At the end of 2000 it was official: It was the longest economic expansion in United States history. The markets were at record highs, unemployment at a record low. Inflation was not even on the radar. It was, some said, a "new" economy - permanently buoyant. Recession, that dreaded state in which all previous expansions had ended, was a relic of a bygone time.
Like so many of my peers - young, well-educated business professionals - I was riding the boom. There were long hours at the office, rushing to close deals, get more clients, drive revenues, add value. There was the investing and the swapping of stories with friends about how much our stock portfolios had increased. There was the money - like playing a game of leapfrog with our annual salaries. There was the buying - Joe had a new speedboat, Jill a new house. There was the frenzy. This was America.
In 2001 things started to unravel. The first sign was the stock market. Over the course of several months it lost more than a quarter of its value. The hiring stopped. The layoffs started. By the middle of the year it was obvious to all that the unthinkable had occurred. A recession was upon us.
Like so many of my peers, I ended up as a statistic on the unemployment rolls. Now there were long days filled with classified ads, résumés, and wasted time in front of the television. We felt a lack of purpose. Conditioned from kindergarten through MBAs to pursue wealth, we couldn't help seeing unemployment as failure and our present state as aimless.
It was around this time that I recalled something I'd learned in school, a theory that recessions are, in a sense, good - a necessary remedy for an economy that has gotten out of touch with its fundamental sense of value. In his book "A Short History of Financial Euphoria" (1990), John Kenneth Galbraith explains it well. He notes that during financial booms, a frenzy for quick material gain takes over the collective psyche. The result: Economic resources are allocated recklessly. A readjustment becomes necessary. The recession is a time for the economy to redirect its resources, learn its lessons, and move on.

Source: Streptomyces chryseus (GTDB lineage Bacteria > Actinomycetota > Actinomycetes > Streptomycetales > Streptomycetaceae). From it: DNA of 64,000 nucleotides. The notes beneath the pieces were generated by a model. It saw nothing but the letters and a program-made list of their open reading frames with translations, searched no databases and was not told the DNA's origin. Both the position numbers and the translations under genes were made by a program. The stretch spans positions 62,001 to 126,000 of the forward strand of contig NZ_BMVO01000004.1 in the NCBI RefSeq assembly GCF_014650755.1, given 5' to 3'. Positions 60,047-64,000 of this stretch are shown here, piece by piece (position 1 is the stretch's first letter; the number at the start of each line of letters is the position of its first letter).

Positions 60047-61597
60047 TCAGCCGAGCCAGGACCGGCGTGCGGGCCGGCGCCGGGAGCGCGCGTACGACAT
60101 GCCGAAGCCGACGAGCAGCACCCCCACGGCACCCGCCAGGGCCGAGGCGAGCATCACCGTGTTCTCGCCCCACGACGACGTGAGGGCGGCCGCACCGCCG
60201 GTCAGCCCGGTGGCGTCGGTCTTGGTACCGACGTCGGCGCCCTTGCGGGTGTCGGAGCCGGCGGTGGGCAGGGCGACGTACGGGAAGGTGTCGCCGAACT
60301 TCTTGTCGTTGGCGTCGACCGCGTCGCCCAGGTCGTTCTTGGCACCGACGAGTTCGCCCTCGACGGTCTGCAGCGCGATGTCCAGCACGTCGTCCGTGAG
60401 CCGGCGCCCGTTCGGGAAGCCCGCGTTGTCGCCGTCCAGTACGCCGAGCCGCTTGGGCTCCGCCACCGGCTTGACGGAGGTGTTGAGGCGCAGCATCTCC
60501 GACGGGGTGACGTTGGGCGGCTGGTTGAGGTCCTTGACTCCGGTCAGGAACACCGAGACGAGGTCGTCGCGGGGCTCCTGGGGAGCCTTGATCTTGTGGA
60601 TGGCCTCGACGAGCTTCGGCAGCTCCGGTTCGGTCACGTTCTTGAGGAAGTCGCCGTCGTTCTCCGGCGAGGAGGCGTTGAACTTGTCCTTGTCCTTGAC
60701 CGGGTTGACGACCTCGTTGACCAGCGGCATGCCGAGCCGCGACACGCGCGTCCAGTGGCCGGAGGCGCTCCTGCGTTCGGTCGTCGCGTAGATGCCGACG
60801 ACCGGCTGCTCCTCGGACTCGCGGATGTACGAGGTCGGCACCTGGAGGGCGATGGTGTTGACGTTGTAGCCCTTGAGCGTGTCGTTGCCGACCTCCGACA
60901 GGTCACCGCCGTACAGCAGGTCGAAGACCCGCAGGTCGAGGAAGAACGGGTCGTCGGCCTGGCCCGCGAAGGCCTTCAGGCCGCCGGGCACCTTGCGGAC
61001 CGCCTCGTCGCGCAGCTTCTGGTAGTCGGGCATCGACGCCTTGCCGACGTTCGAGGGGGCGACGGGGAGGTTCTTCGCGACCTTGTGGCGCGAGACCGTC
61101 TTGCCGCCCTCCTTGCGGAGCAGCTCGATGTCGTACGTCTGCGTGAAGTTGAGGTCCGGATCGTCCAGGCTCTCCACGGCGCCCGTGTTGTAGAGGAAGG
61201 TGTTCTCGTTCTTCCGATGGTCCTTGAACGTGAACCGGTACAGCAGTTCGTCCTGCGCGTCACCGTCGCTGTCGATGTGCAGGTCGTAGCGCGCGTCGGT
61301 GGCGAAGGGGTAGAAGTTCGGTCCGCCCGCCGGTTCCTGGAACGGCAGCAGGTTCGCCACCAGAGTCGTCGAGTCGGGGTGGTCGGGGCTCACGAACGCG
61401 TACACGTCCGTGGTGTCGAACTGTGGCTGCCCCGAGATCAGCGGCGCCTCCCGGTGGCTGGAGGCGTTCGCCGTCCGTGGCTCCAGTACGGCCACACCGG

I wondered if this idea of a recession as a cure could apply to individuals as well as to the economy. I tried looking at my own situation from this point of view, and I realized something. While my bank account had been fulfilled by how I'd been living my life before the recession, my deeper needs had not. I decided that, like the economy, I needed to use the recession's downtime to redirect my own resources.
I realized that I hadn't enjoyed what I'd been doing for a living. I'd been caught up in a race, equating the size of my paycheck with the impact I was having on the world. Coming out from under that worldview, I was drawn to pursuits that felt more authentic. I got involved in volunteer work. I was led back to interests I'd had when I was younger. I rediscovered an almost-forgotten passion for writing and pursued it. I wrote a novel, adapted it into a screenplay, and started looking for a publisher. I wrote articles and sold one to a magazine. I had found, I decided, a new career.
Sometime during all of this the recession ended. The economy is now growing again - growth made possible by the recession. For myself the story is the same.
Though my financial future doesn't seem as secure as it had in my previous career, I'm confident that I'm now on a better path, thanks to a recession that afforded me the opportunity to reevaluate my life, redirect my resources, and once again begin to grow.